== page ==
Wells also inserted a new provision that instructs police officers not to use possession of a decriminalized amount of marijuana or the presence of marijuana odor as grounds to search people or their homes.

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Invisiblenight trainV

Registered: 04/21/08
Posts: 162
Loc: Midwest, US
Re: Washington DC Marijuana Decriminalization Vote Today Tues 2/4/14 [Re: night train]
    #711520 - 02/04/14 06:24 PM (4 years, 2 months ago)

Looks like this passed.


The nation’s capital just got a step closer to loosening its marijuana laws.

Under the current law, someone caught with a joint in Washington, D.C., can be arrested and jailed for six months. But on Tuesday, the District council voted overwhelmingly for a bill that would eliminate criminal penalties for possessing a small amount of the drug.

If Mayor Vincent Gray and Congress both support the bill, as expected, individuals stopped with an ounce or less of marijuana would face a $25 fine at most. People caught smoking in public would still be subject to arrest.

For years, pot advocates have criticized the District's marijuana restrictions for disproportionately targeting its black community, despite evidence (including government surveys) showing that blacks are no more likely than whites to use the drug. According to the Washington Lawyers' Committee, arrest statistics from 2009 through 2011 revealed that 9 out of 10 people arrested for drugs in Washington were black, though blacks make up slightly more than half of the city’s population.

“Black men shouldn’t have to fear being searched just for walking down the street,” said Bill Piper, director of national affairs for the Drug Policy Alliance, a D.C.-based group that supports the bill. “And they shouldn’t face arrest or a heavy fine for doing something that affluent whites get away with every day.”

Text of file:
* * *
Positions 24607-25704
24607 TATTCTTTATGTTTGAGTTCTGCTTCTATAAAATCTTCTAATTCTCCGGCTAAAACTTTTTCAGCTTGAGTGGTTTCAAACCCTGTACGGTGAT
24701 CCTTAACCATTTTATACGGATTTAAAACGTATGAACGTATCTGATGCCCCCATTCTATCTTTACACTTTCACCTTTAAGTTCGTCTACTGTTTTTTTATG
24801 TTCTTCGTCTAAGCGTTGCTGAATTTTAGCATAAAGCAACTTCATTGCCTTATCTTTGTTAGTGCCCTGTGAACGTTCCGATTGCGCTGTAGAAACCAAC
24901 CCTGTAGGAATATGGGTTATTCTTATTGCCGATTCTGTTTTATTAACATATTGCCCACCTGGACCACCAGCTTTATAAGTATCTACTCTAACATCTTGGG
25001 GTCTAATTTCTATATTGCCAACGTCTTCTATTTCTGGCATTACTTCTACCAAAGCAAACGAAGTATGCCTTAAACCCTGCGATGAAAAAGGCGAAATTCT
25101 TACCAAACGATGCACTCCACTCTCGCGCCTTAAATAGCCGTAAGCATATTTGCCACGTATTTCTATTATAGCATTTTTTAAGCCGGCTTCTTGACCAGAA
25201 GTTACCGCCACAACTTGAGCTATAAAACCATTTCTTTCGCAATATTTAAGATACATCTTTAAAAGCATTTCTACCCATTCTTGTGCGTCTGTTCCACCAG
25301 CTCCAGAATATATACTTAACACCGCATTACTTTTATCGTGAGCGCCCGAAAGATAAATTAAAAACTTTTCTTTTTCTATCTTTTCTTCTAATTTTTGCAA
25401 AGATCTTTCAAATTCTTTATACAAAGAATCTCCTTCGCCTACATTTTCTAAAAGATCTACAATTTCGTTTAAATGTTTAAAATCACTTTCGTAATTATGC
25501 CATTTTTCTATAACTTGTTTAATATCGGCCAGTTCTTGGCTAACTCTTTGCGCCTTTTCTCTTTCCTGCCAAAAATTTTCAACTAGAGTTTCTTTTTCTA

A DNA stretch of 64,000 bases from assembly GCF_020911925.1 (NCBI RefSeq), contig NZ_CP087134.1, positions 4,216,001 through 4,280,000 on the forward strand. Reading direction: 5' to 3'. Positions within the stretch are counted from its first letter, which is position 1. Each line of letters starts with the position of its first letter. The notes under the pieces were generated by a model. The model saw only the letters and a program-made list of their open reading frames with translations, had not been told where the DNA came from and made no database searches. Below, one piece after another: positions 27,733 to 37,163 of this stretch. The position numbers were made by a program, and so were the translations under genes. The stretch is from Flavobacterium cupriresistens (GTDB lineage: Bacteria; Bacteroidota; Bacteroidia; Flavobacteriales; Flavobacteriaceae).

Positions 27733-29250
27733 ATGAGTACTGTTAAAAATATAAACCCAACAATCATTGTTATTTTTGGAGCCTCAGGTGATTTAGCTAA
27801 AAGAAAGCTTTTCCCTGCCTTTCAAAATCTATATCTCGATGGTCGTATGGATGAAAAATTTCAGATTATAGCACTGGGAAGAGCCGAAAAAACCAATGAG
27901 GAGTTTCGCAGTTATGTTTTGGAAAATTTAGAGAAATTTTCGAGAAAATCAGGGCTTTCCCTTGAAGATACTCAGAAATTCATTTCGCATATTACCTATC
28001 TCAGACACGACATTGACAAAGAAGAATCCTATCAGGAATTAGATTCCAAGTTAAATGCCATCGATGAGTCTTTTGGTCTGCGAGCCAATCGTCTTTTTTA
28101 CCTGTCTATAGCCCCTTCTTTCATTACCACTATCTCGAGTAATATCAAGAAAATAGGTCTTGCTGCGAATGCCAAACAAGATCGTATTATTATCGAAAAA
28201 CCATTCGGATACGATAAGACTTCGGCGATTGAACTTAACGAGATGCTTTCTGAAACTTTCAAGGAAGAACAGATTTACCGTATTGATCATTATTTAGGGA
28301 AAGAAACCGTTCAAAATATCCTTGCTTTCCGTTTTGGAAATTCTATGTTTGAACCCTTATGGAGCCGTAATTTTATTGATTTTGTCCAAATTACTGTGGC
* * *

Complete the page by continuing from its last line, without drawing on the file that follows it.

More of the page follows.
The marijuana reform movement in the District has followed a long and twisting path. In 1998, nearly 70 percent of Washington voters supported a medical marijuana measure, but Congress, which controls District funding, quickly shut down the program.

Nearly a decade of court battles followed, and Congress finally lifted the ban in 2009. But the District’s first medical marijuana dispensary opened just last year.

Even if the bill passes, the Capitol Police, FBI and DEA could still technically arrest people on marijuana charges under federal law. But the federal government isn’t expected to defy local lawmakers. U.S. Attorney for D.C. Ron Machen said in November that he saw "a lot of problems with trying to decriminalize marijuana possession," but his office hasn't commented on the legislation since.

At the council meeting Tuesday, Democrat Tommy Wells, one of eight council members who introduced the bill last July, noted that marijuana arrests can make it harder for people to get jobs, keep housing and get access to education grants.

Yvette Alexander, a Democrat and the only council member who voted against the bill, said she had "a lot of concerns" about the legislation. "We're sending a message," she said, "that it's okay to smoke."

Assuming the bill makes its way past the mayor’s desk, its next stop would be the Capitol. Congress could effectively prevent the bill from becoming law, but advocates say that’s unlikely.

“This bill still keeps marijuana illegal, and just replaces an arrest and jail time with a fine,” Piper noted. “We don’t expect members of Congress to care that much.”

Council member David Grosso introduced a separate bill at the hearing aimed at expanding Washington's medical marijuana program. The council did not vote on it Tuesday.